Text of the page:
Come and see one of London's hidden gems!! Entry is FREE, but you can make a small donation for the upkeep of the museum.
This small hidden gem of a Museum is based in St. John's Gate, a 16th century gatehouse in London, England that once formed the entrance to the Priory of Clerkenwell. This dates back to the 11th century and was once the English headquarters of the Order of St. John. From here Hospitaller Knights went out to the Holy Land and later to Cyprus, Rhodes and Malta. They served in hospitals treating pilgrims,
PLEASE NOTE: We first meet at Farringdon Station, a short walk away from the museum.
The Origins of the Order of St. John
The Museum of the Order of St John tells the story of the Venerable Order of Saint John from its origins in eleventh century Jerusalem as a pan-European Order of Hospitaller Knights founded in Jerusalem, its connections and similarities with the Knights Templar movement of the same era, through to its modern day hospital role.
The Order of St. John and the ‘Maltese Cross’
The Knights of St. John moved their headquarters to Rhodes, from the Holy Land, and from there, to Malta. The eight-pointed cross, in the more familiar form we know today, was used by the Knights everywhere on their buildings and other possessions in Malta. Even after they left the island in 1798, the cross was still associated with the island, and today is often known as the Maltese Cross.
The eight pointed cross, which later known as the Maltese Cross, was worn on the black monastic habit of the Hospitaller Brothers as a symbol of Jesus’ crucifixion. The first cross was made of white material, and had long arms with slightly split ends. This was a common way of portraying the cross in the twelfth and thirteenth centuries. The Hospitallers, a religious foundation that ran a Hospital in eleventh century Jerusalem, had grown from a foundation of merchants from Amalfi. On the eleventh century coins of Amalfi, there is a cross with split ends, but it is not known whether the Hospitallers later adapted their cross from that. Similar examples are to be seen in the Church of the Holy Sepulchre, next door to the Hospital.
The Order of St. John in the Middle Ages in England.
While the English Priory and branch of the Order of St. John was dissolved in England by King Henry VIII in 1540, the other Priories throughout Europe remained strong. In was only in the eighteenth century, with the French Revolution and the invasion of the Knights headquarters on Malta by Napoleon, that the Order left the Mediterranean for good. The remaining members retreated to Rome, where they remain as direct descendants of the first Hospitaller Brothers in Jerusalem. They are known as the Sovereign Military Order of Malta.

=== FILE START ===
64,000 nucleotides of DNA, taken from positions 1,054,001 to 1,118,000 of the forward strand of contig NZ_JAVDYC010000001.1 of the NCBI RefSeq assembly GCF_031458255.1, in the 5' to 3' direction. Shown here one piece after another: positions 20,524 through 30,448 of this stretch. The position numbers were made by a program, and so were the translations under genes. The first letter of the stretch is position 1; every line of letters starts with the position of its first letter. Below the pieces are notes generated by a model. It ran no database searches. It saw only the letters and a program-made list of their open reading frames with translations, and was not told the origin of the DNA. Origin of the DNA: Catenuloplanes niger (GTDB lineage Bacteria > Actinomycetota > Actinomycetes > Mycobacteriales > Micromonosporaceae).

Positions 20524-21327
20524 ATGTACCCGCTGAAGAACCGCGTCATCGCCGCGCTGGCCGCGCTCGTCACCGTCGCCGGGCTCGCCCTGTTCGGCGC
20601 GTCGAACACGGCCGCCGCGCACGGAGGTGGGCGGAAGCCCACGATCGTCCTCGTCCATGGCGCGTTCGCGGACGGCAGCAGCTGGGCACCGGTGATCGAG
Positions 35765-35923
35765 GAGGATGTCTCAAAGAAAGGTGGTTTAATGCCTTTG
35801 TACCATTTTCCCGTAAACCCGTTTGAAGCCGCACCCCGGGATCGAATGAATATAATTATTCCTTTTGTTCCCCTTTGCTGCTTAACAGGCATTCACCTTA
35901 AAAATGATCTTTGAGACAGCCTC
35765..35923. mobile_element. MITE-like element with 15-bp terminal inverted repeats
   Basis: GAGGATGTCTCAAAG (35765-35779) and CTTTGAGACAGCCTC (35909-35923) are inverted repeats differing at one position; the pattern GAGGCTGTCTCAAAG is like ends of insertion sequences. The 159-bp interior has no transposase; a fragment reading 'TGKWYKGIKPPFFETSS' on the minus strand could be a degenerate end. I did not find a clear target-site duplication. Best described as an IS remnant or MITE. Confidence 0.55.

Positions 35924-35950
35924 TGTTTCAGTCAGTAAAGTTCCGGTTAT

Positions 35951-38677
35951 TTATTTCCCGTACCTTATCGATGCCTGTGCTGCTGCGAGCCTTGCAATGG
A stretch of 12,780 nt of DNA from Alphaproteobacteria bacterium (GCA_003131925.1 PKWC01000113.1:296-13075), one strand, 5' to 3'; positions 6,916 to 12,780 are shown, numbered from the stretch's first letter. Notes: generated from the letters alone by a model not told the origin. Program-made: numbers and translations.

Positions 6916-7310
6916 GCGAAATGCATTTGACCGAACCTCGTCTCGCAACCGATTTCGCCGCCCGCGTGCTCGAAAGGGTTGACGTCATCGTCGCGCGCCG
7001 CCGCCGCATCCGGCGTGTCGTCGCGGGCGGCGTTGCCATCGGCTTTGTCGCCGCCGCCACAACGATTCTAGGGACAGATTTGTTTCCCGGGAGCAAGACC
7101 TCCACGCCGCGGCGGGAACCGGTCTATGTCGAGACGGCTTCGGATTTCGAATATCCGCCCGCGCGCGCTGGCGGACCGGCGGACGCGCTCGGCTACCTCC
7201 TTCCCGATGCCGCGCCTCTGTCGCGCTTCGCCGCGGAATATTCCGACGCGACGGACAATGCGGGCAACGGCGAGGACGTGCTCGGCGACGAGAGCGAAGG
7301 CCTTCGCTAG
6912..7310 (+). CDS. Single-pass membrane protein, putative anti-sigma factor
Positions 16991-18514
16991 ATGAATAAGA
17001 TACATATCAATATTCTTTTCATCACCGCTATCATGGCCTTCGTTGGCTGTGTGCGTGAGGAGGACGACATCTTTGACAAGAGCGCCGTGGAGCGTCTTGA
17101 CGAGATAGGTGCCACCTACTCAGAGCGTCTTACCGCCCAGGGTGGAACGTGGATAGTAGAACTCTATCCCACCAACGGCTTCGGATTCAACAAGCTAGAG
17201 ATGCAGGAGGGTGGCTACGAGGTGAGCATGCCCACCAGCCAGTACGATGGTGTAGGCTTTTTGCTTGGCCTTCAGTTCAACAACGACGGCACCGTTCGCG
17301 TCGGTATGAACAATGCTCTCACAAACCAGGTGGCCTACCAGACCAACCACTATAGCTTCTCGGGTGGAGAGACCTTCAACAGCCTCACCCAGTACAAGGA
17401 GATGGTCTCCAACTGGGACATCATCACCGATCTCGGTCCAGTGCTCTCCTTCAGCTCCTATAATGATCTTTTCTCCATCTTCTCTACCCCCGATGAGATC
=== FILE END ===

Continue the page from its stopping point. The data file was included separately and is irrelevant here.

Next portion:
In the 1820s, a group of French Knights from the Order in Rome began recruiting new members of the Order in Britain, as part of an unsuccessful attempt to raise funds to restore the Order’s naval presence in the Mediterranean. However, the new Priory formed in Britain was not recognised by the Order in Rome, due to the fact that the new members recruited in England were a mix of both Anglican and Catholic. However, the new members in England felt that they were a part of Order, and established their own, new order, known as “The Order of St John of Jerusalem in England”.
It was only in the 1860s that the new order became more purposeful. Inspired by the original caring role of the first Hospitaller Brothers, they sought a humanitarian role. They acted as observers ain the Geneva Conferences that set up the Red Cross, and by 1877 had set up the St John Ambulance Association to train people in First Aid. In 1888, they set up the St John Ambulance Brigade as a uniformed volunteer organisation, treating people injured in industry and everyday life, and they established an Eye Hospital in Jerusalem.
This work was officially recognised by Queen Victoria in 1888, when she made the Order and official Royal Order of Chivalry, with the right to use the lions and unicorns, bearers of the Royal coat of arms, and the name “Venerable”.
The above picture is of a portrait of a Knight of St. John.
The Order of St. John and the Knight Templars.
The Knight Templars and the St. John Knight Hospitallers shared many characteristics, both being military religious orders. They worked together in some instances, but were two entirely separate orders.
In 1307, the Templars were arrested and charged with a list of crimes, They were completely disbanded in 1312, and their property was transferred to the Knights Hospitaller.
After the visit to the museum, if you wish you can join us for the next event - for just a drink and/or a Curry at the closeby (8 mins walk) Bengal Tiger Bar/Restarant.
Please note that there is a £2 nominal fee for this meetup for guests who do not hold the Ken's Events Membership Card.
Plan your journey
Plan your journey, with TFL's Journey Planner
Farringdon (Tube and Thameslink trains) is the nearest station, 5 minutes walk from the Museum.
Pay and display parking spaces are available in St John's Square.
(Parking restrictions and charges apply Mon — Fri 9.00am — 6.30pm, Sat 9.00am — 1.30pm, 2 hours maximum stay). There are also several NCP car parks within walking distance. Please see the NCP website for details.
By Bus: Farringdon Road (63), Clerkenwell Road (55, 243)
When you arrive at Farringdon Station look outside on Cowcross Street for the 'KEN'S EVENTS' Flag/Sign pictured below.
KEN'S EVENTS also has a Facebook page and Twitter account. See http://www.facebook.com/Kens.events
After our visit to the museum we can go for a curry (eating optional) and a drink at the Bengal Tiger Bar & Restaurant.